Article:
Let Us Now Praise Newbies

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“Hi! I was just gifted a loom—I’m so excited to be a weaver! So . . . can someone explain how to weave?”

I am a member of several Facebook groups for weavers, where we go to ask questions and share our work. I have to admit when I see questions like the one above, from rank beginners, my first reaction is to roll my eyes and think, “Oh for heaven’s sake—go read a book! Take a class!”

Then I take a deep breath and remind myself how much newbies, newcomers to any craft or skill, bring to the rest of us.

I have been a complete novice myself recently, in the craft of weaving, and I am still struggling to learn a tiny fraction of what there is to know. My weekly sewing group includes a number of newbies—new to sewing, new to quilting.

Newbies have always been with us but, in days gone by, maybe they weren’t so obvious. A lot of us learned some basic skills in relative private, from others in our circle, by watching and emulating or by taking an organized class or reading. Those were the only options we had.

But now the Internet gives newbies easy access to knowledgeable and helpful people so their questions are public and their lack of knowledge and understanding are on view to us all.

And, though I will always think some newbies are being presumptuous in asking others to explain a difficult process in the space of a Facebook post, I really believe that these newbies are enhancing the craft world.

Are you a newbie at something, thinking about picking up knitting needles or sitting down to a sewing machine for the first time? Trying to learn a new set of skills, like hooking a rug or soldering silver? Surrounded, it seems, by people who already know the ins and outs, know the vocabulary, seem comfortable and calm in the realm where you feel edgy and inadequate?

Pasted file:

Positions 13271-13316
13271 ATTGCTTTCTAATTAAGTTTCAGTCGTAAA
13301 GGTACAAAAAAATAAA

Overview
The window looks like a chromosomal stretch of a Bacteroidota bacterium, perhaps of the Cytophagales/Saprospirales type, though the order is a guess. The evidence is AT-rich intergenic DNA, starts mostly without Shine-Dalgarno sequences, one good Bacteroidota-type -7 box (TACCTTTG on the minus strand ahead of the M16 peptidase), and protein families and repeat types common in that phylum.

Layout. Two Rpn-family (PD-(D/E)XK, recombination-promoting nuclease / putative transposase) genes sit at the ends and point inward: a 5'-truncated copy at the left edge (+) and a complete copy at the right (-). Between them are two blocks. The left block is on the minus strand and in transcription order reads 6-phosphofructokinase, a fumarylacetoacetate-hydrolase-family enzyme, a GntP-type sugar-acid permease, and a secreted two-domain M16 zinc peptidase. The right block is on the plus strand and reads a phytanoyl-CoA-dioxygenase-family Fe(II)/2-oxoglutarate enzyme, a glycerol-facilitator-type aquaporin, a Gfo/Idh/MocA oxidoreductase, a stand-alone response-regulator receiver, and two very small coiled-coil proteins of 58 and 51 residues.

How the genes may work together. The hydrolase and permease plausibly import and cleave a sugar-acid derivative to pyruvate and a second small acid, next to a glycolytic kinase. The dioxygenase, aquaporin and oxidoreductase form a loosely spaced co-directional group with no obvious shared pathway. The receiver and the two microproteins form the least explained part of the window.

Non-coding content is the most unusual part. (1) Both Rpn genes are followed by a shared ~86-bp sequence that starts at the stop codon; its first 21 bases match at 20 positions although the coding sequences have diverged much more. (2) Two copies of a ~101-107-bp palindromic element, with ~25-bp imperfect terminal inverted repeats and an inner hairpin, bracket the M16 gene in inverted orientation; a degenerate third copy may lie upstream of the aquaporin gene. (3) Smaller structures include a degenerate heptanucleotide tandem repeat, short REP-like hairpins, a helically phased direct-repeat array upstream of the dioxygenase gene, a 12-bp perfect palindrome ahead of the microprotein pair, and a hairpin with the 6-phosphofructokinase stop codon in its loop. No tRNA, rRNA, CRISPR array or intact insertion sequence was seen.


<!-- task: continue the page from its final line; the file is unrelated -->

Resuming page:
I want to tell you how valuable you are!

  1. You are a source of amusement

Yes, it probably sounds harsh but let’s get it out of the way first—I am amused every day by a dilemma posed by a newbie. I laugh at the stories they tell about themselves and their confusion. They use the vocabulary wrong and make mistakes of the most basic kind. I am laughing with them, not at them—I see myself in their blunders.

  1. You remind us of the enthusiasm and joy of starting

The excitement newbies feel is energizing. This one just got her first loom, that one bought fabric for her first quilt. They have not yet felt the slings and arrows of outrageous craft fails. They are intoxicated with possibilities—and help me remember that feeling.

  1. You give us a chance to teach and feel smart

With novices, it always seems that, no matter how little I know, there’s someone who knows less. That gives me the heady feeling of having something I can share and teach.

  1. You allow us to feel competent and remind us how far we’ve come